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Does Adobe Edge Mean the End of Flash – and Did the Software Maker Cave to Apple?

Posted on the 03 August 2011 by Periscope @periscopepost
Does Adobe Edge mean the end of Flash – and did the software maker cave to Apple?

Apple's Steve Jobs. Photo credit: Acaben

This week, digital media software company Adobe debuted a new web development tool called Edge, allowing designers to build animation into websites, games, adverts, and mobile apps using the programming language HTML5 instead of Adobe’s own Flash platform. The tool will be released as a pre-beta platform, essentially a free download available to web designers in exchange for feedback on its functionality; the official launch will come next year.

The move is widely being seen as an attempt to keep Adobe at the cutting edge of web design, as the developer community increasingly prefers HTML5 to the older Flash standard – and as a capitulation to the hegemony of Apple. Apple CEO Steve Jobs famously refused to let Flash run on Apple’s iOS mobile operating system, meaning that Adobe was effectively shut out of all iPhone and iPad development and signalling a fight between the two tech companies. As the mobile web continues to expand, the launch of Edge suggests that Adobe may be agreeing with those that say HTML5 is the future.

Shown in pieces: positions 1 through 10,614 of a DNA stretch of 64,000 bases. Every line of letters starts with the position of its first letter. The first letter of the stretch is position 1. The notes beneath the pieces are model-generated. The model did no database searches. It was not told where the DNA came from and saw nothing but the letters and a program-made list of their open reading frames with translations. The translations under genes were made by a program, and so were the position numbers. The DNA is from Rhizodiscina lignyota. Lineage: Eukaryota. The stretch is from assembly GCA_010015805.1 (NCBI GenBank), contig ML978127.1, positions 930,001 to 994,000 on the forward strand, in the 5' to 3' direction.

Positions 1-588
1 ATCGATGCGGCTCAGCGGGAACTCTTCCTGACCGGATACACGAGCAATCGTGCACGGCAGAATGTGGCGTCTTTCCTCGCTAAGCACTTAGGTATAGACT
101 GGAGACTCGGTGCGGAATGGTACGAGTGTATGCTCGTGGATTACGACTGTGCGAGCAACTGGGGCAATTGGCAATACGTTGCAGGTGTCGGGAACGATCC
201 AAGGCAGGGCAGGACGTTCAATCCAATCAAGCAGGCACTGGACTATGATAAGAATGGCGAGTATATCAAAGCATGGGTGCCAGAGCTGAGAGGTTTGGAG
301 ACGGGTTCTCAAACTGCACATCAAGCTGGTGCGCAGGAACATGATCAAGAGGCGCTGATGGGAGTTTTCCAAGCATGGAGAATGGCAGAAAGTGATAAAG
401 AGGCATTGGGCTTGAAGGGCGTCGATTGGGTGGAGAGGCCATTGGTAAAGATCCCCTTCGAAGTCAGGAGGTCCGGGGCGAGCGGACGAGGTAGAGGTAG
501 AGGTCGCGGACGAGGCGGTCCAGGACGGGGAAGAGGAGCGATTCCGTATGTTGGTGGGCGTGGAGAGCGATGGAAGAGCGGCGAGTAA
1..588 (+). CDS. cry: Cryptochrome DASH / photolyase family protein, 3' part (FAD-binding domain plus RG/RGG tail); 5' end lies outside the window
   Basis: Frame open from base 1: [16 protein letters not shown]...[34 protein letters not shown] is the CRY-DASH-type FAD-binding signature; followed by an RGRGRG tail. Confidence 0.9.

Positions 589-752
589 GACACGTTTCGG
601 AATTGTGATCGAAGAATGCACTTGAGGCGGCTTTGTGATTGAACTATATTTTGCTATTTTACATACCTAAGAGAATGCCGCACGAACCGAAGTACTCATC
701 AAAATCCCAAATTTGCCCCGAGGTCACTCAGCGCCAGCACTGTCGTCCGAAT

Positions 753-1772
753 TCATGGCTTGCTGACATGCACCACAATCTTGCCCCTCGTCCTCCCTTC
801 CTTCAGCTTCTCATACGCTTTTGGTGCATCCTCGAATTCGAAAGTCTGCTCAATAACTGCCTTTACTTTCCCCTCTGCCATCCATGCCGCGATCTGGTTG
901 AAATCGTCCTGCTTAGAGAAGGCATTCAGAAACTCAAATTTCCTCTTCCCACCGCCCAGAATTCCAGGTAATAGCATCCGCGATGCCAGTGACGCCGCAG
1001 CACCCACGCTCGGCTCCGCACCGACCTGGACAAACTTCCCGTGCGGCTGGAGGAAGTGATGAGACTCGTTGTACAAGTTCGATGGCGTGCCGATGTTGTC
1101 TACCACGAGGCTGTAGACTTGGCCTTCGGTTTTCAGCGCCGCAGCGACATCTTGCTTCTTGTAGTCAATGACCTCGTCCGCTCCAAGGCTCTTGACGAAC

• The Apple effect? Steve Jobs has been very critical of Flash, especially for mobile platforms, and of Adobe’s refusal to adopt the HTML5 standard. In an open letter from April 2010, he explained the many reasons why Apple does not allow Flash to run on its mobile devices, claiming that Flash is “closed and proprietary, has major technical drawbacks, and doesn’t support touch based devices.” He characterised Flash as an old-fashioned standard suitable for PCs but inadequate for modern, mobile and touchscreen interfaces. “Perhaps Adobe should focus more on creating great HTML5 tools for the future,” he suggested. One year later, it seems that Adobe has taken his advice on board: Said Adam Clark Estes as The Atlantic Wire, “Though they only offer three letters to acknowledge that their new software will work on iPhones and iPads–a quick mention of ‘iOS’ in the list of compatible systems–the company’s explanation for building the new design software sounds almost like an agreeing reply to Steve Jobs’ blog post.”
  • The end of Flash? Some commentators have seen Edge as a death knell for Flash, or at least an effort to keep Adobe relevant in a world that doesn’t really need Flash. “HTML5 is a Web standard, and Adobe Flash is a proprietary development platform. That alone should eventually dictate that HTML5 will surpass Adobe Flash and reign as the dominant platform for Web-based animation and interactive content,” argued PC World‘s Tony Bradley. Gizmodo‘s Kat Hannaford agreed, claiming she “wouldn’t be surprised if this kills Flash forever in the long run.”
  • Not the end of Flash. However, Sarah Perez at ReadWriteWeb took a more balanced look the future of web development. “Although battles make for good headlines here in the world of tech journalism,” she explained, “it’s not really an either/or scenario when it comes to the ‘Flash vs. HTML5 conundrum’ in the professional world. For today’s Web designers and developers, both technologies are still used.”

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